Skip to main content

For some things, there's lots of bucks. Ontario MOHLTC 'provincial programs' gets 37% increase

The provincial government Estimates (a document where the government lays out in some detail how it intends to spend the money in the provincial Budget) indicates that health care 'provincial programs' are going up $943,146,400 this year compared to last year.  (Line item 1412.)  Just shy of a billion dollars.

Now that's a whopper of an increase: a 37.5% increase in fact!

While the provincial government is giving its own 'provincial programs' a massive increase, the LHINs (the main funder of hospitals, home care, and long term care) will be getting a miserly 1.5% increase.

In fact the total increase for the LHINs, $322 million, is about a third of the $943 million increase for the (much smaller) 'provincial programs' budget.

A cynic might suspect the government is giving itself a free hand to make funding announcements, while the LHINs are stuck with the job of telling hospitals, homes, and home care providers that 'There's no money, there's no money!".

So what is included in the 'provincial programs' envelop? It  includes a rag tag variety of items -- e.g. Cancer Care Ontario, Operation of 'Related Facilities', HIV/AIDS and Hepatitis C Programs, and Chronic Disease Management Programs. But it appears that these items are getting puny increases, much like the LHINs.

The only real winner is the very vaguely named item, "Community and Priority Services".  Sounds like that gives the government a lot of leeway to fund what they want, when they want.  And make a few funding announcements along the way.  (Hey, wait a minute, isn't an election coming up about a year from now?)

But predictable funding for health care providers that lets them plan ahead?  That is taking the back seat, it seems.

By the way -- the $943 million increase for 'provincial' programs' is a lot more cash than the government will ever save this year with its 'compensation freeze' for the broader public sector.


Popular posts from this blog

Six more problems with Public Private Partnerships (P3s)

The Auditor General (AG) has again identified issues in her annual reportwhich reflect problems with Ontario health care capacity and privatization.   First, here are six key problems with the maintenance of the 16 privatized P3 ("public private partnership") hospitals in Ontario:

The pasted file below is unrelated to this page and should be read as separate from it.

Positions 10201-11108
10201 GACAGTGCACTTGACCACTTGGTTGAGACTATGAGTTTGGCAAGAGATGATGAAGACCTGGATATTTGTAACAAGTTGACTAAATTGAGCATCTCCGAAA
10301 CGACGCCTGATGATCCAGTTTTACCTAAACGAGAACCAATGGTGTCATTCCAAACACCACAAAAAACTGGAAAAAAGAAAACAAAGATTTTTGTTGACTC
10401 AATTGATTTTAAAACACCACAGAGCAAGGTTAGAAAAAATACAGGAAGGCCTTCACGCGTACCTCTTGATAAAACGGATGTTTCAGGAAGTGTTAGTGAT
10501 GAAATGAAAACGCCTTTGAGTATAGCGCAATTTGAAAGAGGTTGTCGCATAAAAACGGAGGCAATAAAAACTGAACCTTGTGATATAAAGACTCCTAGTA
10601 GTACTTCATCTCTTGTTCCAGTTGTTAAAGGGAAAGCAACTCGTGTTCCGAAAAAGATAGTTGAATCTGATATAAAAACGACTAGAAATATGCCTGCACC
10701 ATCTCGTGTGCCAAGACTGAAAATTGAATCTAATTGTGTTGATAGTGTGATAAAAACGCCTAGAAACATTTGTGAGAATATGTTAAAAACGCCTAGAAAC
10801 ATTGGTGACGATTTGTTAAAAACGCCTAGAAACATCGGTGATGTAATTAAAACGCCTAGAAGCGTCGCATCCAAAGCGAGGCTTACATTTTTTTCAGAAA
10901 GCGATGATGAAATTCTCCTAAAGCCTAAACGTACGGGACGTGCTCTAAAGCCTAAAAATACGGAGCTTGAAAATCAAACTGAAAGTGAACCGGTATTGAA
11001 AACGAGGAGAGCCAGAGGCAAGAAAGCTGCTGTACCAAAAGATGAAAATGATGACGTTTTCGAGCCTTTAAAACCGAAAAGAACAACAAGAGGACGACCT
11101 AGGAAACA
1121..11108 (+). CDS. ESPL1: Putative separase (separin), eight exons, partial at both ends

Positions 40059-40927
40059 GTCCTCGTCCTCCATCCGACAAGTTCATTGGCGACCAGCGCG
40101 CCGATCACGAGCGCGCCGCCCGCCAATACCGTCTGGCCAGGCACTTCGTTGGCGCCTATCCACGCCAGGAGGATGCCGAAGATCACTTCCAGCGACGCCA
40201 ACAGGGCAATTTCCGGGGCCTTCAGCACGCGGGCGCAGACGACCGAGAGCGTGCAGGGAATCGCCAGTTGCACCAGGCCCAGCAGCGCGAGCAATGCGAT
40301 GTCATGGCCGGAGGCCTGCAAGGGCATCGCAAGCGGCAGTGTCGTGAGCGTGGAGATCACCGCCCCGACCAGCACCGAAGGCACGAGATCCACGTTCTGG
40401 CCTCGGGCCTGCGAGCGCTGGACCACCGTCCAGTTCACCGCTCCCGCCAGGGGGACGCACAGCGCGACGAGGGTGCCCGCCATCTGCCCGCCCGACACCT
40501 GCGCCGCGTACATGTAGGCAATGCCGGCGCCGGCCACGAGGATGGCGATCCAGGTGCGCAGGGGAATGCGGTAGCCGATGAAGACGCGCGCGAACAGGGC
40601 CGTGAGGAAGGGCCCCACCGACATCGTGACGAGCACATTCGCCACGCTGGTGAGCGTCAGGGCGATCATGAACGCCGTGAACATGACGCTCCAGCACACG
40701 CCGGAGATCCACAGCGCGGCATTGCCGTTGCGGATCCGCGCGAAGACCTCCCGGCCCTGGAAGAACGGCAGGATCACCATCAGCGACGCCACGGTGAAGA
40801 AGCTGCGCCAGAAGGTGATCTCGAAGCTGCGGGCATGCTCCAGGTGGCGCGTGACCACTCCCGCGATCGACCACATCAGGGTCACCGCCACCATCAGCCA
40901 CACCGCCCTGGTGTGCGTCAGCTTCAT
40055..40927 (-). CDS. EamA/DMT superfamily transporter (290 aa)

There are long-term ongoing disputes with privatized P3 contractors over the P3 agreements, including about what is covered by the P3  (or “AFP” as the government likes to call them) contract.The hospitals are required to pay higher than reasonable rates tothe P3 contractor for  maintenance work the contractor has deemed to be outside of the P3 contract. Hospitals are almost forced to use P3 contractors to do maintenance work the contractors deem outside of the P3 contract or face the prospect of transferring the risk associated with maintaining the related hospital assets from the private-sector company back to the hospitalP3 companies with poor perf…

Health care funding falls, again

Real provincial government health care funding per-person has fallen again this year in Ontario, the third year in a row.  Since 2009 real funding per-person has fallen 2.6% -- $63 per person. 

Across Canada real per person funding is in its fourth consecutive year of increase. Since 2009, real provincial funding across Canada is up $89 -- 3.6%.
In fact the funding gap between Ontario and Canada as a whole has gown consistently for years (as set out below in current dollars).

Ontario funds health care less than any other province -- indeed, the province that funds health care the second least (B.C.) provides $185 more per person per year, 4.7% more.  
Provincial health care spending in the rest of Canada (excluding Ontario) is now  $574 higher per person annually than in Ontario. 

 Ontario has not always provided lower than average health care funding increases-- but that has been the general pattern since 2005.
Private expenditures on health care have exceeded Ontario government increases …

Ontario long-term care staffing falls far short of other provinces

CUPE and others are campaigning for a legislated minimum average of four worked hours of nursing and personal care per resident per day in long-term care (LTC) facilities.  New research indicates that not only is LTC underfunded in Ontario, it is also understaffed compared to the other provinces. 
LTC staffing falls short:  The latest data published by the Canadian Institute for Health Information (and based on a mandatory survey undertaken by Statistics Canada) indicates that staffing at long-term care (LTC) facilities falls far short of other provinces. 
Part of this is driven by a low level of provincial funding for LTC.

Ontario has 0.575 health care full-time equivalent employees (FTEs) per bed staffed and in operation.[1]  The rest of Canada reports 0.665 health care FTEs.[2] The rest of Canada has 15.7% more health care staff per bed staffed and in operation than Ontario.[3] 

No other province reports fewer LTC health care staff per resident (or per bed) than Ontario.[4]

Occupancy r…